From Quincy to DTX to Woburn, some favorite destinations for top-notch spirits and ambiance
The boom in breweries across the Greater Boston area and beyond has been great for beer lovers, as so many of them are friendly, welcoming places that offer excellent beer options as well as good food.
But what if you’re more into the harder stuff, be it a shot of cheap bourbon, an old-school cocktail, or some really high-quality spirits?
There are plenty of places in and around the city for you as well, including speakeasy-style places, restaurants that offer interesting mixed drinks, and local watering holes that focus at least in part on cocktails and shots.
A handful of such spots are found below, some of which fly at least a bit under the radar.
Silvertone, Boston (DTX)
An industry haunt that tends to attract restaurant workers, media folks, and locals who love the feel of a hideaway for food and drink, this subterranean Downtown Crossing spot has always had a lot going for it. You can certainly get fancy, modern, and retro cocktails at Silvertone, but many come for the “happy meals,” which include such combos as Fernet and Miller High Life, Amaro and Coors Light Draft, and Jameson and Bud Light, and you can pair them all up with great comfort food including macaroni and cheese (a longtime favorite there), steak tips, and poutine.
Silvertone, 69 Bromfield St., Boston.
The Haven, Jamaica Plain
You don’t have to go to a bar to get great spirits, as this comfy little Scottish restaurant certainly proves. As you might imagine, scotch plays a big role at the Haven, with the Hyde Square spot offering countless options, including some very peaty Islay options; smoother versions from the Lowlands; a mix of styles from the Highlands; and, if you want something that’ll put hair on your chest, they offer a few high-end scotches from Octomore that are off the charts when it comes to smokiness and peat. Boston’s only Scottish dining spot also offers some interesting food options, including a smoked haddock chowder and lamb haggis.
The Haven, 2 Perkins St., Jamaica Plain.
Well off the beaten path between Quincy Center and Quincy Point, this neighborhood favorite has the look of a dive bar from the outside, but Cagney’s is anything but that. In addition to its impressive food offerings (excellent takes on pizza, burgers, wings, and steak tips), you’ll also find some excellent local beers here as well, and whiskey lovers will be over the moon with some of the options, including Oban, Ardbeg, Balvenie, Whistle Pig, Bulleit, and Basil Hayden to name a few. And unlike many local watering holes, you can actually do flights of whiskey at Cagney’s, which is a great way to sample those that you may have never tried before.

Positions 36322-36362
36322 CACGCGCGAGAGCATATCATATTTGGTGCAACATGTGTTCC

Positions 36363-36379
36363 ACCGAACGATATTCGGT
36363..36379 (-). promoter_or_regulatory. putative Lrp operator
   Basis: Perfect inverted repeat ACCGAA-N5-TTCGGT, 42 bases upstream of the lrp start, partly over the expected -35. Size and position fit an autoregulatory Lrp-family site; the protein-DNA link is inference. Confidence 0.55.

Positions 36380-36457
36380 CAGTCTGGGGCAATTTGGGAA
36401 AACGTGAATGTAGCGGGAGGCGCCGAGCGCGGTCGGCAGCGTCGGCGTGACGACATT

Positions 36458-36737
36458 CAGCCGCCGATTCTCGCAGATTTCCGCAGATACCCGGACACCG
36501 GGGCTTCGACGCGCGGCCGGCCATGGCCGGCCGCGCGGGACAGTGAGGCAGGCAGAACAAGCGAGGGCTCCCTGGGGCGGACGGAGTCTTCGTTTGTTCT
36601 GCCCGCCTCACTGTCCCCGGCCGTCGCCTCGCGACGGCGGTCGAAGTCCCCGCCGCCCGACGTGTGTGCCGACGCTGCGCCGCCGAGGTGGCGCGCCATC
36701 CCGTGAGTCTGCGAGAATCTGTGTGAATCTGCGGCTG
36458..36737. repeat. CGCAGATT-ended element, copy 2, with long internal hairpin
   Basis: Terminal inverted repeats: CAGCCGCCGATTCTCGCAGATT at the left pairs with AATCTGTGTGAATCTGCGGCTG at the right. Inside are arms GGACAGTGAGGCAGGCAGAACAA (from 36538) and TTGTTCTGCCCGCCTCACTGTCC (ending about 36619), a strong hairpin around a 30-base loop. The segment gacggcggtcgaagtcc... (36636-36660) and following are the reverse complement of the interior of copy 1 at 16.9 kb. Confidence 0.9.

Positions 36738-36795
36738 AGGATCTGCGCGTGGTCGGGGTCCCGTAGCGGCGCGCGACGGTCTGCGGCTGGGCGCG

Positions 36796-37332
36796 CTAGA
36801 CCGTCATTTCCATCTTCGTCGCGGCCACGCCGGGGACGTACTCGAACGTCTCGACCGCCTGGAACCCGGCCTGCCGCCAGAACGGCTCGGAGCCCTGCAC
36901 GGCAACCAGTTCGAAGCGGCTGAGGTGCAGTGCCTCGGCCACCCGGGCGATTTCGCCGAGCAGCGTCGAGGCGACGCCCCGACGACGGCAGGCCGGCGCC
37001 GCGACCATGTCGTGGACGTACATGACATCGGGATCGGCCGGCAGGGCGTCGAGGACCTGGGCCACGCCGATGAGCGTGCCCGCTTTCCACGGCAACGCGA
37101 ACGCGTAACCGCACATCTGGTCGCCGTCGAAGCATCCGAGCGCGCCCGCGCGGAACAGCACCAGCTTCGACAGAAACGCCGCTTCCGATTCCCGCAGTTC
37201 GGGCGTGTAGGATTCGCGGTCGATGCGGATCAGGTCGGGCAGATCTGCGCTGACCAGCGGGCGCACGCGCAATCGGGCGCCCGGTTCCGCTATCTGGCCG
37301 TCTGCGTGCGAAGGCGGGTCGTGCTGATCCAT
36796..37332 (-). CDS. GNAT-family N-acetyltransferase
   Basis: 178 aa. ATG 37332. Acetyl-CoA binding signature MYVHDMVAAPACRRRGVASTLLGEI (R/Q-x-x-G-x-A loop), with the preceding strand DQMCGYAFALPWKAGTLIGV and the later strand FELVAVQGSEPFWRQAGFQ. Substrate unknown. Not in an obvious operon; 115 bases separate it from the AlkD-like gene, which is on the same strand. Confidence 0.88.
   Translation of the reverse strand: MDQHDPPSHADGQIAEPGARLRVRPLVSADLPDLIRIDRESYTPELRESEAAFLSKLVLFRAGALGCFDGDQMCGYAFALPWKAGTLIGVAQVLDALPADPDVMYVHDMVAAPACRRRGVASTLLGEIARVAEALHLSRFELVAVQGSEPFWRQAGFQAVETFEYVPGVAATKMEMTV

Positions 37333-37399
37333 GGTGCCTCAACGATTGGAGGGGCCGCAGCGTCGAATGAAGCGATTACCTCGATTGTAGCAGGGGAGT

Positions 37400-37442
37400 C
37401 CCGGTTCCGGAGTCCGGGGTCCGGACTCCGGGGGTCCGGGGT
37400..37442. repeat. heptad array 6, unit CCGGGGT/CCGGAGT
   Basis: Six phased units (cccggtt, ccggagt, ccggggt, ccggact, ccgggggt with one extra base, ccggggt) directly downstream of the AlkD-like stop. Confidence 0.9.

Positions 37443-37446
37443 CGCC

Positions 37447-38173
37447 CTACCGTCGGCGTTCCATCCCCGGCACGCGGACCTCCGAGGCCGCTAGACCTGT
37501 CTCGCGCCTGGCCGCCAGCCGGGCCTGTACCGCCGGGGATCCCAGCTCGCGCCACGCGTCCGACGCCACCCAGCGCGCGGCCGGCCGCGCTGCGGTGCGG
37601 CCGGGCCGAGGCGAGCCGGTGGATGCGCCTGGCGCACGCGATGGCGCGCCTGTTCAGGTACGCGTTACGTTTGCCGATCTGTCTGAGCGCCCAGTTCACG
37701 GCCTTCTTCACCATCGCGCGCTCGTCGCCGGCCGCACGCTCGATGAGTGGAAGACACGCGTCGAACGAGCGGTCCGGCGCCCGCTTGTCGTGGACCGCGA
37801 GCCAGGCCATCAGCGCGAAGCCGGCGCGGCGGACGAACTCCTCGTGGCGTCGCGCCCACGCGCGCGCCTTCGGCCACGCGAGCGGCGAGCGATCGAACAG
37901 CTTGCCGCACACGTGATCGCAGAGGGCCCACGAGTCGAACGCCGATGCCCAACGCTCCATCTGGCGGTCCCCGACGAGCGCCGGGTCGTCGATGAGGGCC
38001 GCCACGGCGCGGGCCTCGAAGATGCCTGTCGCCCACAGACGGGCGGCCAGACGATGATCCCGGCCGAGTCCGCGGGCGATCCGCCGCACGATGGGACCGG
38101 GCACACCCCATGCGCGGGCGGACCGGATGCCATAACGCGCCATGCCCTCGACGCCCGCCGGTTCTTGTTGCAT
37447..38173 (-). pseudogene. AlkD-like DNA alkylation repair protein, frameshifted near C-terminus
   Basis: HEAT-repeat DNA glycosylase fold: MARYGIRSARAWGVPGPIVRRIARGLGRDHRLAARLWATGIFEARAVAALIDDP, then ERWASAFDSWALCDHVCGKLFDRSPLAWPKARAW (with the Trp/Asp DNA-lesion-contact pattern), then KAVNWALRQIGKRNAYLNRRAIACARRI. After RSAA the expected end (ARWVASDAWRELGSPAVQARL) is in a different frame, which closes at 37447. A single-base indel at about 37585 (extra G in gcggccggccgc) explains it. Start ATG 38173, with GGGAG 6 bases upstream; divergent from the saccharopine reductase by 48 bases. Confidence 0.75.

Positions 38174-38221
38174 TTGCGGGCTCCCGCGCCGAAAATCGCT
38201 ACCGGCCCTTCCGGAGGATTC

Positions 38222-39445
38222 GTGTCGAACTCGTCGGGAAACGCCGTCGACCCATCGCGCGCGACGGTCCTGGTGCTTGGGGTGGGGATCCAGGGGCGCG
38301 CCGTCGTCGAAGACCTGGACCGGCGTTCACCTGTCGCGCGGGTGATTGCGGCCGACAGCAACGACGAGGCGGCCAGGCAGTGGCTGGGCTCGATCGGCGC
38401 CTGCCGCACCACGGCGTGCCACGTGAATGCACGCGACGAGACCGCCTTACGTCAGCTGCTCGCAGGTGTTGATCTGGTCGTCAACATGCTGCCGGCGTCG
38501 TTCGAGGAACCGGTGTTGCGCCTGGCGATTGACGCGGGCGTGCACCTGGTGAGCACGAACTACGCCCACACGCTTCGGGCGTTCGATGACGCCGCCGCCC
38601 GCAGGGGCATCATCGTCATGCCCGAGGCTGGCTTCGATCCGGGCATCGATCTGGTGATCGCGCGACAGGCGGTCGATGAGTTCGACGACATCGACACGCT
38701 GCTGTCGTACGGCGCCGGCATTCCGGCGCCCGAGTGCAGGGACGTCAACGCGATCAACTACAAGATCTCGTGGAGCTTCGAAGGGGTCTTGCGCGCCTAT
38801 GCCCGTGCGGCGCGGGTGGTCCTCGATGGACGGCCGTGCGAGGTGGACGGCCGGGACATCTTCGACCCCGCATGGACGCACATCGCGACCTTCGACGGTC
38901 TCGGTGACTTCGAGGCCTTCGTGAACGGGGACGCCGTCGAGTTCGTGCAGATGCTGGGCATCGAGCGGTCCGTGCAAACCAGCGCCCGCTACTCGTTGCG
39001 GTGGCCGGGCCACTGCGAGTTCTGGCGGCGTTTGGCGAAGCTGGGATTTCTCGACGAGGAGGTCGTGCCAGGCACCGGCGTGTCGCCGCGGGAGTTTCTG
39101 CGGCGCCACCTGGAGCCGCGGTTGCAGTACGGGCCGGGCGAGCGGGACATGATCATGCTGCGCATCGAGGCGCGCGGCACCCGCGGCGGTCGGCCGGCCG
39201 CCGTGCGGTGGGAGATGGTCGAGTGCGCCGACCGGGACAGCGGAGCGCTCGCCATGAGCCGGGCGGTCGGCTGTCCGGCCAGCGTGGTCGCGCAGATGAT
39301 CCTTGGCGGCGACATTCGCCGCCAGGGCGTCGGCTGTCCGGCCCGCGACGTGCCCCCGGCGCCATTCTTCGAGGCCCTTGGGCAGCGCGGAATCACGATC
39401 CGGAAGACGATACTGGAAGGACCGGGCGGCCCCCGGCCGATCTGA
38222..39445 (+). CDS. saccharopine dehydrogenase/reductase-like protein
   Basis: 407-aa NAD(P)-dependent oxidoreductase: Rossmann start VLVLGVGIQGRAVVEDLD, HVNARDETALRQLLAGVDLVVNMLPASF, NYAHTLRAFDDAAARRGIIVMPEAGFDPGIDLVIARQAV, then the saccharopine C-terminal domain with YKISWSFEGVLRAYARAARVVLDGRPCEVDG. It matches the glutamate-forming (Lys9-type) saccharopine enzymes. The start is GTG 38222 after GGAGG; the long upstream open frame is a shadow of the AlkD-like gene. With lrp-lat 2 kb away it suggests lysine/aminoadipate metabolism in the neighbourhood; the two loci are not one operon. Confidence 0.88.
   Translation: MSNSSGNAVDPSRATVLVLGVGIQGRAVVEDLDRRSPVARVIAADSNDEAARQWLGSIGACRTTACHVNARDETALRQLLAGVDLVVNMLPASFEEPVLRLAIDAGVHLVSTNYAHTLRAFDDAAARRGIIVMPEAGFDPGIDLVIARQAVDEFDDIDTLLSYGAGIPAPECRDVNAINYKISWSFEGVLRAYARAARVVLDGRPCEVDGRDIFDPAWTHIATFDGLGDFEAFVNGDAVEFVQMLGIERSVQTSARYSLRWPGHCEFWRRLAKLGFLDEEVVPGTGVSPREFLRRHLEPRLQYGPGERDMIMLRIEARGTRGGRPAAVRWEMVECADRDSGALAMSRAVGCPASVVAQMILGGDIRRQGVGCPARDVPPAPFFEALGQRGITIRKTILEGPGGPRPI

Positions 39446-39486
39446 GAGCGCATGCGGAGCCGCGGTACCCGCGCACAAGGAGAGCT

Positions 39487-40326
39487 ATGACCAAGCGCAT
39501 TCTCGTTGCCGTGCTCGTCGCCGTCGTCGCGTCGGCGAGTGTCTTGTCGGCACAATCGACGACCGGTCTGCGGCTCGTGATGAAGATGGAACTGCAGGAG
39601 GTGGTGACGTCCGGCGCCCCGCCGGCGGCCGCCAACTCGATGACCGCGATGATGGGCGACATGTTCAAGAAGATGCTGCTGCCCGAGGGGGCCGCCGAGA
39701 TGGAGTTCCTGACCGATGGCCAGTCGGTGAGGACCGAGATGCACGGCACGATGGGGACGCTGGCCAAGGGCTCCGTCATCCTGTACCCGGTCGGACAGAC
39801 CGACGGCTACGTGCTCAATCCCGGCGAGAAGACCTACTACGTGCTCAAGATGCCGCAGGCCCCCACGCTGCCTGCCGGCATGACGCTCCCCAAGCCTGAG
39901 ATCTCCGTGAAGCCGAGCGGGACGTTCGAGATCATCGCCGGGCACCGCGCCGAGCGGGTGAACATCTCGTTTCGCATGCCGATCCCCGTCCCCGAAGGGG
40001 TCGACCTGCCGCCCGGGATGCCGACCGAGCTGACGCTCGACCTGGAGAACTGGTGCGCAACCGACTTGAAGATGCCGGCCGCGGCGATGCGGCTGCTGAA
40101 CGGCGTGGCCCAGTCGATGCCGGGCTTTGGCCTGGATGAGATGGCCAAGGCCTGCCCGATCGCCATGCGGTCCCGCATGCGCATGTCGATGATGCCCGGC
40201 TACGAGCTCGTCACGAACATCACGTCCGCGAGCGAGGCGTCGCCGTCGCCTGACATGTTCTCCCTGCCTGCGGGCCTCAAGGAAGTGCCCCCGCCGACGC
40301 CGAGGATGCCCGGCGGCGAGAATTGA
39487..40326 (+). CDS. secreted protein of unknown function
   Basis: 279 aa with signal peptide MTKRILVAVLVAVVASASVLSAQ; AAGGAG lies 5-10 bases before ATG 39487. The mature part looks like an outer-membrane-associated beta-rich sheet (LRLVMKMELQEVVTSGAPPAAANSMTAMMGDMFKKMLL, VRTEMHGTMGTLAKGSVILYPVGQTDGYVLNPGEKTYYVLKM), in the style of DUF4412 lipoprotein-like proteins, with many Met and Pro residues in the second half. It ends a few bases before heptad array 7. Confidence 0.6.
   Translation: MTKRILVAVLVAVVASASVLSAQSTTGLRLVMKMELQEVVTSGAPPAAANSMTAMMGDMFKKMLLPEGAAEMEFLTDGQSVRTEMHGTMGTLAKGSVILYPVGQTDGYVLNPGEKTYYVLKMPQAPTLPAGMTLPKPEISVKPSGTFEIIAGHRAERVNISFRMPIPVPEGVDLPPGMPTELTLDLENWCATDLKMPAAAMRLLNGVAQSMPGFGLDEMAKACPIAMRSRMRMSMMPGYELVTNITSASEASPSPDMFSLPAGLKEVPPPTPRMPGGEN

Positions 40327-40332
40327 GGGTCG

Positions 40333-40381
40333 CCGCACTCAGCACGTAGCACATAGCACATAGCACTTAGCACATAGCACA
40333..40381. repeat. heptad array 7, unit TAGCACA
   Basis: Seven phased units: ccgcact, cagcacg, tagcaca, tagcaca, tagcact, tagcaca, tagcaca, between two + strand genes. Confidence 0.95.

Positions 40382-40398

Cagney’s, 214 Washington St., Quincy.
Joe Sent Me, Cambridge
Most of today’s speakeasies aren’t really speakeasies, but then again speakeasies came about because of Prohibition, so the term is really more of a nod to the past than anything. And so it goes with Joe Sent Me, a dark and atmospheric drinking spot in North Cambridge whose tin ceiling, old-fashioned lights, and well-worn bar give it a ton of charm. Because it’s an unpretentious place with cheap food and drink, people don’t really come here for high-end spirits or cocktails, but it’s a perfect spot for some comfort food (including some of the best hand-cut fries you’ll ever try) and a shot of Irish whiskey or a martini. [Note: Another location of Joe Sent Me can be found in Waltham.]
Joe Sent Me, 2388 Massachusetts Ave., Cambridge.
The Last Hurrah, Boston
For those who yearn for a classy, elegant, drinking establishment that is more a place for a quiet drink than a wild night out, the Last Hurrah is a great choice—and part of a dying breed in a way. Located on the ground floor of the Omni Parker House in the heart of downtown Boston, this old-school whiskey bar is all about comfort, with lots of leather and mahogany giving it the feel of a drinking spot from years in the past. Many come here solely for its endless selection of whiskeys, but the Last Hurrah is also known for its outstanding martinis—and its very old-school coffee cocktails—while you can order some food as well, including chicken pot pie, beef stew, and, of course, Boston cream pie.